Last week Te Waka attended the Climate Change & Business Conference 2023, the same week in which we saw both forest fires and flooding from extreme weather events in the South Island. The scale, frequency, and impact of extreme weather events here and around the world provided a confronting backdrop for the annual conference, which focussed this year on identifying effective adaptation pathways while maintaining momentum on achieving real emission reductions at pace.
Attending for the second year, Te Waka General Manager Economic Development Rosie Spragg shares her key reflections from the conference, with a focus on areas of opportunity for the Waikato:
We need to use all the tools in the toolbox, and we need to use them now
International keynote speaker Katharine Hayhoe set the tone and framework for the conference by comparing the global net zero transition process to an overflowing swimming pool. Her analogy was used to demonstrate a clear need for three fundamental actions to respond to the ‘overflow’ of carbon emissions:
• Adaptation: Learn how to swim
On emissions reduction, the need to actively support and incentivise industrial decarbonisation was a key focus throughout the conference. This lever links closely to the energy transition needed to support electrification as a key enabler of industrial decarbonisation. You can read more on the energy transition in our recent articles from the Wind Energy Summit 2023 here.
On sequestration, the opportunity and importance of taking a nature-based approach that embraces biodiversity was highlighted. This requires protection, restoration, and regeneration of ecosystems.
On adaptation, the conversation was wide ranging, spanning the equity challenges, the complexity of managing cumulative risks, and the importance of community engagement and bold leadership. A stark picture was painted of the scale of retreat that will be required in some parts of the country and the challenges we are likely to face in supporting communities through this transition.
With many speakers highlighting environmental indicators that suggest we are at or near tipping points, the consensus for action on all three levers was clear. There was acknowledgment throughout the conference on the need for a mix of tools to be used and the risks of over-reliance on a single mechanism to drive change. Many speakers drew attention to the importance of both demand and supply-side mechanisms, carrots and sticks (taxes and subsidies), and small and large-scale interventions.
We have the knowledge we need to lead
The conference sessions on agriculture and the Māori economy were particularly relevant for the Waikato region. It was encouraging to hear about opportunities to leverage knowledge we already hold to take meaningful action.
On agriculture, Alison Dewes spoke to the opportunity that exists in our top farmers, whose practices are already resulting in about 30% lower emissions and environmental impact than industry averages. These farmers have fewer, better fed, healthier cows that produce more milk solids per kilogram of body weight and have longer lifecycles. This improved efficiency and environmental impact is achieved through better and more varied nutrition, the provision of ample shade, retiring vulnerable landscapes on farm, and investment in regenerative approaches that prioritise soil health. The opportunity is to ‘shift the curve’ to improve the performance of average farms to that of the top 15%, and the Waikato is already home to leading farms we can learn from. This doesn’t require adoption of new technologies that do not yet exist or are not viable for use on farm – we can make meaningful change now and supplement this with technology as it emerges.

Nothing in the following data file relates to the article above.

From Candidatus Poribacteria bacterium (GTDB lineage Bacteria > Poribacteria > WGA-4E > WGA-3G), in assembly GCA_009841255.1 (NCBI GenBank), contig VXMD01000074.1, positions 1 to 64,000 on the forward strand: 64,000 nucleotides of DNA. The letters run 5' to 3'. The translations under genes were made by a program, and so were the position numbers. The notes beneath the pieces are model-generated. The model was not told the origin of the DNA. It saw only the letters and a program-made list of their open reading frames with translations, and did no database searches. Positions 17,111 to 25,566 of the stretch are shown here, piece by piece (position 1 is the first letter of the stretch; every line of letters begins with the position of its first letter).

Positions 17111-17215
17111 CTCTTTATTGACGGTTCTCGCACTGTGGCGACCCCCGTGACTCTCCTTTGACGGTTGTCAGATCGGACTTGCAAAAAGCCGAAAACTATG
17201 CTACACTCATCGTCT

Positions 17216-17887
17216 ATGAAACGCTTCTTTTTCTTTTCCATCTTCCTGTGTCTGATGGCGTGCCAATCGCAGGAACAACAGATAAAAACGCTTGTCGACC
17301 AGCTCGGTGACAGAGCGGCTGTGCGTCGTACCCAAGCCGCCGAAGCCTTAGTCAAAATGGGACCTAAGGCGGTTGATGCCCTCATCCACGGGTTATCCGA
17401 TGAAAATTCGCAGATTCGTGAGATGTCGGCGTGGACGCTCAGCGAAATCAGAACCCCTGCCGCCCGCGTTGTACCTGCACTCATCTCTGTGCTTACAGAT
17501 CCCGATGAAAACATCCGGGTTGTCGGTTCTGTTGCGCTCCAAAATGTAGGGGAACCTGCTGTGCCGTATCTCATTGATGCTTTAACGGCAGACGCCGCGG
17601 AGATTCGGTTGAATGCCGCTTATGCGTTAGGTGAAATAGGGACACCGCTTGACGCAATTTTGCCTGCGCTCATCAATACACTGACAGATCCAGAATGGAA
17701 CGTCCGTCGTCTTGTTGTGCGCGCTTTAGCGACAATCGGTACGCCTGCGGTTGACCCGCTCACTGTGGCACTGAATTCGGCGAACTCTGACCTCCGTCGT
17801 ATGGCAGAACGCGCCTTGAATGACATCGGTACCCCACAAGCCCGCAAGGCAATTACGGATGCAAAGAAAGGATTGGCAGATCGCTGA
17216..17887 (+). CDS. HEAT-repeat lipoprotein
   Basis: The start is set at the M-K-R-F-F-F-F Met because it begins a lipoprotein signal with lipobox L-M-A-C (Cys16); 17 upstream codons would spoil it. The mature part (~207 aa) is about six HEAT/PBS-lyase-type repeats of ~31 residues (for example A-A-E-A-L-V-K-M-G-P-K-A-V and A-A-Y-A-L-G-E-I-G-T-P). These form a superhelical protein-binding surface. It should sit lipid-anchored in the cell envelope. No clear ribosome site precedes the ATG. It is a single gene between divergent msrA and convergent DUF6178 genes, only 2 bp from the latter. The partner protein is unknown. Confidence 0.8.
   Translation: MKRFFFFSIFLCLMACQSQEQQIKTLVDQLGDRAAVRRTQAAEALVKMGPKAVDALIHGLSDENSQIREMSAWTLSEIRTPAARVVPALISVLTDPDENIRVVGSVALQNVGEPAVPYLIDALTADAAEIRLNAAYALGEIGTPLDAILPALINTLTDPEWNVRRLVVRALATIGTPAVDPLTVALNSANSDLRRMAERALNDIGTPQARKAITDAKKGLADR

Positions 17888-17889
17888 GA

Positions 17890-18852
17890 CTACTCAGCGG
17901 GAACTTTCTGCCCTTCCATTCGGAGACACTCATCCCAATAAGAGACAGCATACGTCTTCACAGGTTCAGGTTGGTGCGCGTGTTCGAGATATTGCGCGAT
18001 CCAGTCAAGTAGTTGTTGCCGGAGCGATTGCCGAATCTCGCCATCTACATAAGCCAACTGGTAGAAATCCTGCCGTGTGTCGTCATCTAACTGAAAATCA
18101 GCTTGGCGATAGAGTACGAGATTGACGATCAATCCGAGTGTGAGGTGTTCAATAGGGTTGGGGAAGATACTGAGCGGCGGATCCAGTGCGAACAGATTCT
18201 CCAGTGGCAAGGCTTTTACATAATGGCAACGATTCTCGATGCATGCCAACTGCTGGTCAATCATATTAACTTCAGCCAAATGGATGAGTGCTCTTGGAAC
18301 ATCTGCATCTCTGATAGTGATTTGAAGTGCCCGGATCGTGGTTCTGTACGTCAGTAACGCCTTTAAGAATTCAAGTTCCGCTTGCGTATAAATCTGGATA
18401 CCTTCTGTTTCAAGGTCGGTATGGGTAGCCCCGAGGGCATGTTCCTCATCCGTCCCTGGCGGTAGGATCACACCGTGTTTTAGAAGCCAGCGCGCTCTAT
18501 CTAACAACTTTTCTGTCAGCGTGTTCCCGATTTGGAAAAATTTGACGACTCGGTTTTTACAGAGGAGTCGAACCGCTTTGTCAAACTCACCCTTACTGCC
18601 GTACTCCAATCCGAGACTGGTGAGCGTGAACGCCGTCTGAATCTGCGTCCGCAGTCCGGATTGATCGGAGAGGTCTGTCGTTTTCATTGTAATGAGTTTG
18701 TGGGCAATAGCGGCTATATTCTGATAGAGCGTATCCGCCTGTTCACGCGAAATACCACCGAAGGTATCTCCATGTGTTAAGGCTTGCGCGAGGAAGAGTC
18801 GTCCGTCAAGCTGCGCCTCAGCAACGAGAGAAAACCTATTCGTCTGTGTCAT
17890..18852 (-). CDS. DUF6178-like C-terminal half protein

One of the most engaging sessions of the conference was focussed on the role of the Māori economy and Mātauranga Māori (traditional Māori knowledge) in supporting the transition to a low-emissions economy. The ‘quadruple bottom line’ of Māori business was referenced (people, planet, purpose, profit), which highlights the long-term mindset and central consideration of environmental outcomes as a core foundation of Māori business – a model that other businesses can learn from. In this session, Renata Blair spoke to the size of the ~$70 billion Māori economy and its heavy reliance on the primary sector, reflecting a strong connection to the land but also challenges with the associated high emissions footprint. The strong interest from Māori to invest in renewable energy was also discussed and is a topic we covered in our recent Wind Energy article here.
Central to this conversation (and highlighted by many presenters at the conference) is the opportunity to embrace Mātauranga Māori for solutions to our climate and environmental challenges. This was best summed up by the whakataukī shared during this session: Titiro whakamuri kia anga whakamua – look to the past in order to move forward. The panellists spoke to the journey of Māori to Aotearoa, which was driven by a need to adapt, and their experiences in acclimating to the very different environment of Aotearoa when they arrived. There is long history and deep knowledge of adaptation and natural ecosystems within Mātauranga Māori that has a valuable role to play in our response to climate change.
In leadership there is opportunity
A notable end to the conference was the energy with which Rod Carr, Chairperson for the Climate Change Commission, spoke to the “massive opportunity” that Aotearoa New Zealand has in responding to climate change. He emphasised that for many countries there is little upside relative to the challenges they face from climate change, and that we are in an enviable position globally. We can benefit from bold and fast action that helps to solve global problems and creates new industries and opportunities locally.